When you are absent I take to my notebook. It is the only way I know of being with you. It has always been like that. Martha will always be scribbling, Papa used to say. I cannot remember when I discovered the comfort in what writing brings. Why should it be so? Nobody will read it, not even myself. Yet writing things down, bending over the white page, dipping the pen in the ink, pausing, looking up, starting again — all that brings release and appeasement, such as merely closing the eyes and imaging never does.
I just realised what I was trying to get at earlier. This chapter appeals to me so because it’s a view of writing from a non-Writer, explored to a notable extent. Writers (that I’ve read) don’t do this often or when they try, not so convincingly and often their take on it as Writing, an important Art intrudes.
The section ends with an excerpt of Shakespeare’s The Phoenix and the Turtle, which not only reflected the Goldberg’s relationship, but also a larger point Mr Goldberg made to one of his children about the precious value of acknowledging difference and discouraging prejudice.
4:26 PM: I’ve been visiting other Sunday Salon participants. I was pleased to find an amiable introduction to Alice Munroe (just that minor taste piqued my interest more than the hundred hosannas in print and on-line that I’ve read lo, these many years); a thriller adventure book compared to Ishiguro’s Never Let Me Go (umm, okaaaay); a dubious description of metafiction courtesy of John Gardner; and an important reminder on Remembrance Day about what living vets need from us now.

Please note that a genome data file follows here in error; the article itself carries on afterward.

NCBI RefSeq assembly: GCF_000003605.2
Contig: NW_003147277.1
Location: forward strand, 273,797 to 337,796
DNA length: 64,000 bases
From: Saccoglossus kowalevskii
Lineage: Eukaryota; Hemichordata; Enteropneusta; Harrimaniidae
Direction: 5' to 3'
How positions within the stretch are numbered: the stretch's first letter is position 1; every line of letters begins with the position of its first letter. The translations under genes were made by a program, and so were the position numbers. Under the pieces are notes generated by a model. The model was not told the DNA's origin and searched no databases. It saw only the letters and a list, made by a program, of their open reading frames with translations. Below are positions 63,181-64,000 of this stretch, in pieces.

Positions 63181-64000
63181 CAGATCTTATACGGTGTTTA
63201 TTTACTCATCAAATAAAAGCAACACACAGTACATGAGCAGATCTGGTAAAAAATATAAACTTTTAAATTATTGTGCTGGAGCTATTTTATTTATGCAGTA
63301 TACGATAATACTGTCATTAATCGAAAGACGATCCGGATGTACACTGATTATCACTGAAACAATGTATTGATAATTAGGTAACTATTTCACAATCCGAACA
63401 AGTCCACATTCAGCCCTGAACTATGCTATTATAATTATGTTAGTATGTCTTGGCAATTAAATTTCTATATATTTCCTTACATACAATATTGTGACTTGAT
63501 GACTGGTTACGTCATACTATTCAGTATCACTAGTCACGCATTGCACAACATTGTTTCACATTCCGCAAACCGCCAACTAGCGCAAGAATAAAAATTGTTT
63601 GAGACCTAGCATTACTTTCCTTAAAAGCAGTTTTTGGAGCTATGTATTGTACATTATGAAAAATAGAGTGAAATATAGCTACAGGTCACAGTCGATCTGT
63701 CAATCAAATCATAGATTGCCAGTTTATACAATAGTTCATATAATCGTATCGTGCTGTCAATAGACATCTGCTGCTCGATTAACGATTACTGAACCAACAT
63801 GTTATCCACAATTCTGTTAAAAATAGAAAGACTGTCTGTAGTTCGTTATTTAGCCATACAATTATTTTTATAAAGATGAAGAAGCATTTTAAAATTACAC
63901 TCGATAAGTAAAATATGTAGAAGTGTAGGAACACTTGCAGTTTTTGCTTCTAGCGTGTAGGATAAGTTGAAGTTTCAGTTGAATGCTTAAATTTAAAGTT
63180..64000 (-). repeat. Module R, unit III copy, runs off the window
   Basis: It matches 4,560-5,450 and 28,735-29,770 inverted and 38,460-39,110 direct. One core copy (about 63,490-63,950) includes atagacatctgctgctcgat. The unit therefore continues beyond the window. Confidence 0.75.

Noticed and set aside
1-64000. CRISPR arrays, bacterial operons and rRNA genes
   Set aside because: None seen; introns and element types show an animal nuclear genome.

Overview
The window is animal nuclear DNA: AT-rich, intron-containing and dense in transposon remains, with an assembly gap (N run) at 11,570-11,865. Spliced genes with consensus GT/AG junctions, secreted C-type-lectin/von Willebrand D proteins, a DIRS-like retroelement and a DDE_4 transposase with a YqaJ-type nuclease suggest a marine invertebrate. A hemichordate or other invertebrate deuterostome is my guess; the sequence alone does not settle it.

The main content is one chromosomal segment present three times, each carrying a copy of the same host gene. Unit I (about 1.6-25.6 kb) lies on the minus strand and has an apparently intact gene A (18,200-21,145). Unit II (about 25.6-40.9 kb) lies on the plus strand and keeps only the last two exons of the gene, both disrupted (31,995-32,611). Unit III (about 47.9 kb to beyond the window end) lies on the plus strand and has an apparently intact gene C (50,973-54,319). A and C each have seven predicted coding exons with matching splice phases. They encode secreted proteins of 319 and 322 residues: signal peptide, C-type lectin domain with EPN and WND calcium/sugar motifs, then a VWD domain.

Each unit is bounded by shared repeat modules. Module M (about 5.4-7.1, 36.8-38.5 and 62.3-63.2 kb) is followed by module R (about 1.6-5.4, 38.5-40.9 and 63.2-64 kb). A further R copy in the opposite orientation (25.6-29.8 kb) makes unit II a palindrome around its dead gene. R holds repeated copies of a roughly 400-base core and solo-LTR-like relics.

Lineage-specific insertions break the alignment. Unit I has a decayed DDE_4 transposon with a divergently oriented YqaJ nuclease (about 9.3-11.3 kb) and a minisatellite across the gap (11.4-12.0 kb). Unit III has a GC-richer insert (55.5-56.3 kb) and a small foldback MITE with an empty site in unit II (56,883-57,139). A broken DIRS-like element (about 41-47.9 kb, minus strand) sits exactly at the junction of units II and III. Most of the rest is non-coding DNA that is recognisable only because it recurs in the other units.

On a humorous note, laugh yourself silly at a top US intelligence official presenting a national privacy plan based on teenage antics on MySpace and Facebook. (Remember all those dire warnings you read in newspapers and Macleans/Times about how bad it was that young folks were revealing all that private information about themselves? False alarm. I mean if Bush can be confused about how much he loved democracy (Musharraf best president ever!!111) why can’t we fundamentally change the meaning of privacy? Do it for the terrorists.)